The decision by Montgomery County and Maryland to give Marriott Corp. $31.68 million in tax breaks and financing to keep its headquarters in the county can be seen as a sort of penance for Montgomery County's anti-business, anti-roads and pro-regulation environment.
In theory, I agree with state Sen. Paul Pinsky [Close to Home, Sept. 26] that government should not use taxpayer-supported financial incentives to entice firms to stay or move to a particular region.
However, the only reason Maryland and Montgomery County concocted their "incentive package" for Marriott was to prevent Marriott from relocating to Virginia, even though Virginia did not offer any financial incentives other than road construction.
Marriott was interested in moving to Northern Virginia because that region has a much more favorable stance toward business, taxation and regulation than exists in Montgomery County. Virginia also is willing to pay for new roads to accommodate economic expansion.
The Marriott deal, however, is just one example of Maryland and the county trying to mitigate anti-business policies with taxpayer-supported projects. The redevelopment of downtown Silver Spring, the construction of the White Flint Metro conference center (a Marriott project that will put the county in the hotel-convention business) as well as tax breaks already given to some companies to stay in the county would not have been necessary if Montgomery had a better environment for business.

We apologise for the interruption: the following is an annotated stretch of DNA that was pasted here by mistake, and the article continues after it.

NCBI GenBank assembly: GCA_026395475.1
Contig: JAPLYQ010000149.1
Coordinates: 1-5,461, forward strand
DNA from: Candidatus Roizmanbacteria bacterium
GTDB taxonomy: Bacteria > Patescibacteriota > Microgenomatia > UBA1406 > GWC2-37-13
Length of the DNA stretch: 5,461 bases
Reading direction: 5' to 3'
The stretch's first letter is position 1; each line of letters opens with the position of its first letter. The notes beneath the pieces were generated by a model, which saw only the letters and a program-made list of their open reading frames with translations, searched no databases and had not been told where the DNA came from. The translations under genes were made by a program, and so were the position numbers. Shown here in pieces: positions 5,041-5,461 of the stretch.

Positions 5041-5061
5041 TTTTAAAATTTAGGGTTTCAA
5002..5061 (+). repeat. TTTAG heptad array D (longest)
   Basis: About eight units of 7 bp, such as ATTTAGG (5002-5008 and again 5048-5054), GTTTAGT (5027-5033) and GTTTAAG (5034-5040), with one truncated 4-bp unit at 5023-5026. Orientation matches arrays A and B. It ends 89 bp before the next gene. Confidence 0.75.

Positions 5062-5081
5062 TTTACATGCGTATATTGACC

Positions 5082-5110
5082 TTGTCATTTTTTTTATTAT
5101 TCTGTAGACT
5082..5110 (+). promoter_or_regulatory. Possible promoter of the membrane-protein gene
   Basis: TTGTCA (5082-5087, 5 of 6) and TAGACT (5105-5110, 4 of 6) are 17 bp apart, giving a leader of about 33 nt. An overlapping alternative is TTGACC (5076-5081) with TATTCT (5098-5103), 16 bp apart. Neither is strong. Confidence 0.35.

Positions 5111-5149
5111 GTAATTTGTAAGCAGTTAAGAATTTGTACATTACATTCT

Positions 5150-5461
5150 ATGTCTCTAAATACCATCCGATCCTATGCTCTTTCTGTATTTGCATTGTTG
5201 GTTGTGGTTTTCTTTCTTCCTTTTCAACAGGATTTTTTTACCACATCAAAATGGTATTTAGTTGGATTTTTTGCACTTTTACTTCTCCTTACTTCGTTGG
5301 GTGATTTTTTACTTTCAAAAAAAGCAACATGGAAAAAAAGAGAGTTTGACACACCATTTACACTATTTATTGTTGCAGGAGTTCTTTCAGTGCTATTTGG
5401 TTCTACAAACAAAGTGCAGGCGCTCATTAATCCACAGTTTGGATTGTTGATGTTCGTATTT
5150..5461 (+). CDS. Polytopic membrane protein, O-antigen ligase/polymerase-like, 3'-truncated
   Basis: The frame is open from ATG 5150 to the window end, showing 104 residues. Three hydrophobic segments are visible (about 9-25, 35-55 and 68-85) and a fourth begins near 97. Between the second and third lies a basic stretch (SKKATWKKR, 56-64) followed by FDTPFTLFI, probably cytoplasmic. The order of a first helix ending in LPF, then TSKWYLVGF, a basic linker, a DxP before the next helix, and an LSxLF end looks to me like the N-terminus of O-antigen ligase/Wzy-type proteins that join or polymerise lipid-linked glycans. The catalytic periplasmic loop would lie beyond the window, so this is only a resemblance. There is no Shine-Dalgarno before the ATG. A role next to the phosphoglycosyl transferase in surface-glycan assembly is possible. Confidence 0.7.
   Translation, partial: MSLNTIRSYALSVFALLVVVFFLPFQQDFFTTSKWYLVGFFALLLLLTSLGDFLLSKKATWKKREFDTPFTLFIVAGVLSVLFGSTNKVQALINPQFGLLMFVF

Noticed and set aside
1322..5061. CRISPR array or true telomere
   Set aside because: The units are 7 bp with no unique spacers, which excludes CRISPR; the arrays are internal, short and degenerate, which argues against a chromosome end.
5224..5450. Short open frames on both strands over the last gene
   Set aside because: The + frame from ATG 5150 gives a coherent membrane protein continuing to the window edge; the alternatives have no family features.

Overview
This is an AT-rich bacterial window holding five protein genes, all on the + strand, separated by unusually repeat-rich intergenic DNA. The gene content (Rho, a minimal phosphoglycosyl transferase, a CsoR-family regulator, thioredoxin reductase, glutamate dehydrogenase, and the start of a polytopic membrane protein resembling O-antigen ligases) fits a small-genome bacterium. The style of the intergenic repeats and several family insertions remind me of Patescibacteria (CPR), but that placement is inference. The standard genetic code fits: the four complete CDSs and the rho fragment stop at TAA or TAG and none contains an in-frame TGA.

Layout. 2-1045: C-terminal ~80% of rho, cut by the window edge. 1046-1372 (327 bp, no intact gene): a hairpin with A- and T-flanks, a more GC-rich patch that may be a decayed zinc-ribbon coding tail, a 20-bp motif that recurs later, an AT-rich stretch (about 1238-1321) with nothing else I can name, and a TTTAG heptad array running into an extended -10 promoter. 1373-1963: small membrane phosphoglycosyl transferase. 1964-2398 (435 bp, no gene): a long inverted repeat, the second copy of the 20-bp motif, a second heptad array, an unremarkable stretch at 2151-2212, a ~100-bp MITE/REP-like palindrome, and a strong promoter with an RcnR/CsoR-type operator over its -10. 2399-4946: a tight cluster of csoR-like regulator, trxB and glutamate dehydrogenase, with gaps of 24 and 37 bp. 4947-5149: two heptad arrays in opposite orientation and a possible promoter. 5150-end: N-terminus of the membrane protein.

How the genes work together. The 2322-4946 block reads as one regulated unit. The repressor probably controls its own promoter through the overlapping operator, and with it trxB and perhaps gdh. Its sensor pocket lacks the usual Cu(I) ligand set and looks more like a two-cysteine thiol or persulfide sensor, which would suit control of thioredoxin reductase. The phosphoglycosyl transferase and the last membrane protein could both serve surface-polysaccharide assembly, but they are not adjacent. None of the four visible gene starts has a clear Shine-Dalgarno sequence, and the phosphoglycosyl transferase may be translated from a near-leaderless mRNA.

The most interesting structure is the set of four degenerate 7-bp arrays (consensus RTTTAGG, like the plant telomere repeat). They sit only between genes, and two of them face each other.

Montgomery County's planning and zoning bureaucracy, its high property taxes and its unwillingness to build new roads give businesses the willies when they consider where to set up shop. Marriott exploited this situation to its advantage, and so will other companies until politicians realize that they need to make changes.
Pinsky is from Prince George's County, so I don't blame him for Montgomery's anti-business culture. However, instead of complaining about the Marriott package -- or making illogical comparisons to Maryland's deal to bring the Cleveland Browns to Baltimore -- why doesn't he use his position in the state Senate to promote lower taxes and fewer regulations so that Maryland counties do not become what he dubbed "enablers for anti-social corporate greed"?
Montgomery County's Sen. Brian Frosh and Del. Leon Billings can do their part too. I agree with Frosh's statements in a Sept. 18 Metro story that the Marriott package is "an invitation for every other Maryland business to say, `Stick 'em up.' " But Frosh, who has a reputation of being anti-development and against new roads, should look at his part in fostering an anti-business climate, which makes such corporate hold-ups possible.
And Billings, who at least supports new roads, should stop using rhetoric such as "Marriott only supports capitalism when corporate socialism isn't more profitable." Instead, he should team up with county and state officials to foster free enterprise in Maryland rather than handouts to businesses that threaten to relocate elsewhere.
-- Ken Reid